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Heya there space fans.

Sorry for the lack of a post last weekend. My internet was gone for the entirety of it, and I felt that it was also a good opportunity not to have the same number of reviews and developer diaries. Something about them being the same number bugged me.

The delay today, however, was entirely my bad. But hey, I fixed a graphical problem with our old Instruction Manual for Delve Deeper! Go download yourself a copy and learn what all those crazy menus are saying. I’ll make this one a double-long to give you a bit more info to chew on.

This week I feel like talking about designing games for meaningful difficulty. Let’s talk specifically about some larger concepts of meaningful challenges and why some hard things or dangerous things or lethal things are still not meaningful things. This applies to tabletop role-playing games or 3D first person shooters, so all you game makers pull up a chair. If you want a specific article about designing meaningful encounters in games like D&D or video games or whatever, gimmie a yell down there in the comments.

I had talked a bit about this back during my review of X-COM. One of the things X-COM did well, I said, was provide a meaningful form of difficulty. Recently I read a Gamasutra article that tested the concepts of scariness in games that reinforced a lot of the things I said. One of the things that stuck out to me, which I coulda’ told ‘em straight off, is this:

Repeat failure prevents scenes from retaining any initial scariness they may have had before. Whenever players repeatedly die or spend too long struggling with navigation, frustration replaces fear. If major usability issues exist/occur, then players will be far less scared.

Another important element was this next bit:

Large numbers of enemies makes games less scary. Once players are asked to dispatch more than two or three enemies at a time, they become less scared. Familiarity with enemies renders them less scary.

One of the easy takeaways is that when people are repeatedly exposed to the same kind of threat, be they zombies or scary situations, they get familiar and less scared. No surprise there. The other was the topic I wanted to get right into. Meaningful difficulty, the type that really feels great, is not the result of repeatedly dying, suffering through no progress, or slogging through a horde of threats—no matter how threatening those hordes are.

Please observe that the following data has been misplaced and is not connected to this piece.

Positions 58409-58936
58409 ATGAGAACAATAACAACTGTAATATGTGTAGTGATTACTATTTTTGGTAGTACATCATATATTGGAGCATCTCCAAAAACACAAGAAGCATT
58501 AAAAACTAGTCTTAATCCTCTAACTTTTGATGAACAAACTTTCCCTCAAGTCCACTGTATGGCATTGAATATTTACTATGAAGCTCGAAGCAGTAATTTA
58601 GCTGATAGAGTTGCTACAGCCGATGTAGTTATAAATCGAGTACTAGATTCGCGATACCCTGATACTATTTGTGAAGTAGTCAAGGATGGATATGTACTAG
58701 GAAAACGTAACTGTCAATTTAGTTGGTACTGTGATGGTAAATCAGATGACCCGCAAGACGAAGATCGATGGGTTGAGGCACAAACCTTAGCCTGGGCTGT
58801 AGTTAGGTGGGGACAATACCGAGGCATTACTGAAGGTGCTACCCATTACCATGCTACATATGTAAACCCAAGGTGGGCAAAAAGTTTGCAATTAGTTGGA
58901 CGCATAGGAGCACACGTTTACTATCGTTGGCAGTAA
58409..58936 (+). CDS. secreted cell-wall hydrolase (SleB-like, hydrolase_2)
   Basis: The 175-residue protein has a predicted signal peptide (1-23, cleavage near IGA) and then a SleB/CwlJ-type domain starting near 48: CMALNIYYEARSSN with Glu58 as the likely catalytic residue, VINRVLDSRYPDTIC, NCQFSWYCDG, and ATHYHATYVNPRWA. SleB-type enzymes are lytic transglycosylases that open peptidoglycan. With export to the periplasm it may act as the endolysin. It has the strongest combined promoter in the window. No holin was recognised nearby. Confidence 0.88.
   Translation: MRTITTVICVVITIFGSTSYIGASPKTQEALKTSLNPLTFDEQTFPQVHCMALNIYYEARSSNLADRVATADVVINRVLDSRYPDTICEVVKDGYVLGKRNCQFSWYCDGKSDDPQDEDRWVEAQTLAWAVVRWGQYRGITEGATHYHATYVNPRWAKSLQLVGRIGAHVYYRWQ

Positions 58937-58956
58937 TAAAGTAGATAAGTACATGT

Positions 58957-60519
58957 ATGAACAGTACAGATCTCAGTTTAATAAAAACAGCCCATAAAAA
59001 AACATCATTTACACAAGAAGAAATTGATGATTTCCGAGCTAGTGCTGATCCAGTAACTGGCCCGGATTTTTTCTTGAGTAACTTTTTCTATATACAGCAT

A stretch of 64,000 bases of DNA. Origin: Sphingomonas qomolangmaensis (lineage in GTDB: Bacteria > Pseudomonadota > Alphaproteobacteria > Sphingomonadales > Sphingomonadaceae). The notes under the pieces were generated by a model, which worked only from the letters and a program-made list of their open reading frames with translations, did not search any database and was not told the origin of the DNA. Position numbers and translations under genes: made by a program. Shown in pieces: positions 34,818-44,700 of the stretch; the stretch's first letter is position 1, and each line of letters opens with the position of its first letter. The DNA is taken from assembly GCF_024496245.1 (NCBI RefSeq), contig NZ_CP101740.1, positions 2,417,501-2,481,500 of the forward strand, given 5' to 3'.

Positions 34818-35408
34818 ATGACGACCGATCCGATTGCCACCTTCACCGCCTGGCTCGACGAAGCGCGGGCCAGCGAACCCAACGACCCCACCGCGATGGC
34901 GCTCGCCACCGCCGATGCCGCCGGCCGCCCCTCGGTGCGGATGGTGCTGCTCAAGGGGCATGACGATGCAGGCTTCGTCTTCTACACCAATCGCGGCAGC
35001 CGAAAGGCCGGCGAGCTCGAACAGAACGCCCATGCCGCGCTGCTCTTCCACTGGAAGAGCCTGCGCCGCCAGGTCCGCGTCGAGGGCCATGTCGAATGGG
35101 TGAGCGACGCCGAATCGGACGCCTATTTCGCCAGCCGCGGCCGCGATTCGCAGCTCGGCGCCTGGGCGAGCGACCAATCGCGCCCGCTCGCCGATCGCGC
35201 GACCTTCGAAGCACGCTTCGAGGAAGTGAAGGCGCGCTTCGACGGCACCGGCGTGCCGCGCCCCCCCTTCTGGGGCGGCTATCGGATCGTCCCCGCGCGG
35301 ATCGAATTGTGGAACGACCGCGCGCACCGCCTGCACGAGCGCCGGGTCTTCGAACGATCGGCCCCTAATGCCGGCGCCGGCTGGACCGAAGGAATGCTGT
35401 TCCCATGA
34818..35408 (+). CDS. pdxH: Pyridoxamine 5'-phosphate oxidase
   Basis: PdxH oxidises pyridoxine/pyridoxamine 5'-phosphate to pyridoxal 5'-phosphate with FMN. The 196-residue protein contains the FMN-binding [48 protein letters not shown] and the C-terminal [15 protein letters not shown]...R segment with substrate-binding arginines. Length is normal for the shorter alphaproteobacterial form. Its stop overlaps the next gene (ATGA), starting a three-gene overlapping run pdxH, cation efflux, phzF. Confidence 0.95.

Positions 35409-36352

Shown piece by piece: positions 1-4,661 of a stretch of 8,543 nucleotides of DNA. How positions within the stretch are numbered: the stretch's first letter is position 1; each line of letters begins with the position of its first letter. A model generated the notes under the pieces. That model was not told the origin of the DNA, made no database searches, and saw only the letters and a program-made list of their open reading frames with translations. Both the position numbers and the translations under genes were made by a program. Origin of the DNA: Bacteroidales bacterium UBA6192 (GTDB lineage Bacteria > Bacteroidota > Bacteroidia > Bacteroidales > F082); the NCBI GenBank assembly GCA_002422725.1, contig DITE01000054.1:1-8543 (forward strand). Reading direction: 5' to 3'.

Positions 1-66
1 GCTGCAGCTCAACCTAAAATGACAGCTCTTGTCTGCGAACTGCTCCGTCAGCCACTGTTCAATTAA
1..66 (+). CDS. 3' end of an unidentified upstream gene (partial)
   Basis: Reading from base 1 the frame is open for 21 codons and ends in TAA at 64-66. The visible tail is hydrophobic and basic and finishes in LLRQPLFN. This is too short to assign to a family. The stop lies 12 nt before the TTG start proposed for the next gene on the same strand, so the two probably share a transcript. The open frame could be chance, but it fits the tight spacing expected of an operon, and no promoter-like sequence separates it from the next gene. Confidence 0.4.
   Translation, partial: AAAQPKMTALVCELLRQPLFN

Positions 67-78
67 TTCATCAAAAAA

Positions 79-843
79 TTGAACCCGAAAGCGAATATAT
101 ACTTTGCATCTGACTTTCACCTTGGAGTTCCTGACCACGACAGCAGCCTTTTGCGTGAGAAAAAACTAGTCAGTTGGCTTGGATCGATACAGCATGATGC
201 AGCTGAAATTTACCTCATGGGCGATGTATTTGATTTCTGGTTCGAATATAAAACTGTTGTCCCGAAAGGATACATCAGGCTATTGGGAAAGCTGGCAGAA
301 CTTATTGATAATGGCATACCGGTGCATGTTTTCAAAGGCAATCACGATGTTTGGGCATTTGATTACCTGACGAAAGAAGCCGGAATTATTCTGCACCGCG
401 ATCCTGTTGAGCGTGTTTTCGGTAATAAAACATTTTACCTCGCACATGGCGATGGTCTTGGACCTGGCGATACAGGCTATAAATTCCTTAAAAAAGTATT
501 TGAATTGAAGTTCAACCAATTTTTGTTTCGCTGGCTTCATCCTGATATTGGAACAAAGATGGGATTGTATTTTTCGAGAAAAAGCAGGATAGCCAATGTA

When a threat becomes so mechanical or so large that it ceases to be personal, it stops being meaningful. One obvious and cliché example is the giant, invincible enemy with the one weak spot that you hit for massive damage.

Because the threat is huge, like a giant crab or a walking colossus, it can be hard to take personally. If you were just told to smash away at it until it dies you’d possibly trivialize the enemy or possibly frustrate and annoy the player. By giving them an obvious weak point you make THAT the focal moment. You make the whole feeling of going after that ONE THING your biggest challenge. Suddenly a big dumb object becomes a challenge that is a lot more meaningful. Sometimes that’s just one part of it, but it’s the part you really remember. The Death Star trench run is a good example.

There’s other ways to destroy the meaningful nature of a threat. While it’s on my mind, I’ll pick some low-hanging fruit here and say that the flashier lightsaber battles in the Star Wars prequels were nowhere near as personal and meaningful, with all their flashy CGI and green-screen duels against foes the actors can’t emote against, than the quiet, brooding atmosphere that Vader posed to Luke in their Empire Strikes Back fight.

Making it a Mano e Mano fight makes everything more meaningful. Add in that the fight itself is a more symbolic struggle between yadda yadda it’s a better fight scene. It’s slower, sure, and the fighting is wooden, granted. But it’s personal, and that makes it meaningful. Let’s bring up a few weeks ago again and say that you have more ownership here. You care what happens.

For example, natural disasters are anything but personal. But you can make these problems feel personal by demonstrating it in a way that almost feels like an individual hurdle. A man on a beach facing a tidal wave isn’t facing a meaningful threat. A man running up the stairs as an incoming flood swallows each floor under him… that’s much better. Throw in some dramatic moments where he’s hanging off rails, and you might even make that wave feel like a diabolical, sentient enemy.

Now that we’ve gotten all that out of the way, let’s talk about how death figures into this. The game that was voted the Scariest by the experiment I referenced was Dead Space 2. Eloquently, Penny Arcade made a gag on this just very subject already.

When you die, you feel bad, and you come back again and usually face the exact same challenge as before. And if you die again, you quickly stop being scared and start being annoyed. You start to notice how dumb the monsters look, you stop being worried about being surprised, and you start remembering that it’s just a game. You break the immersion, you break the whole feeling of risk, and it’s not scary or a reasonable threat anymore. Killing the player is not a big deal if the player just comes back.

And when was the last time you ran out of lives or continues in a game?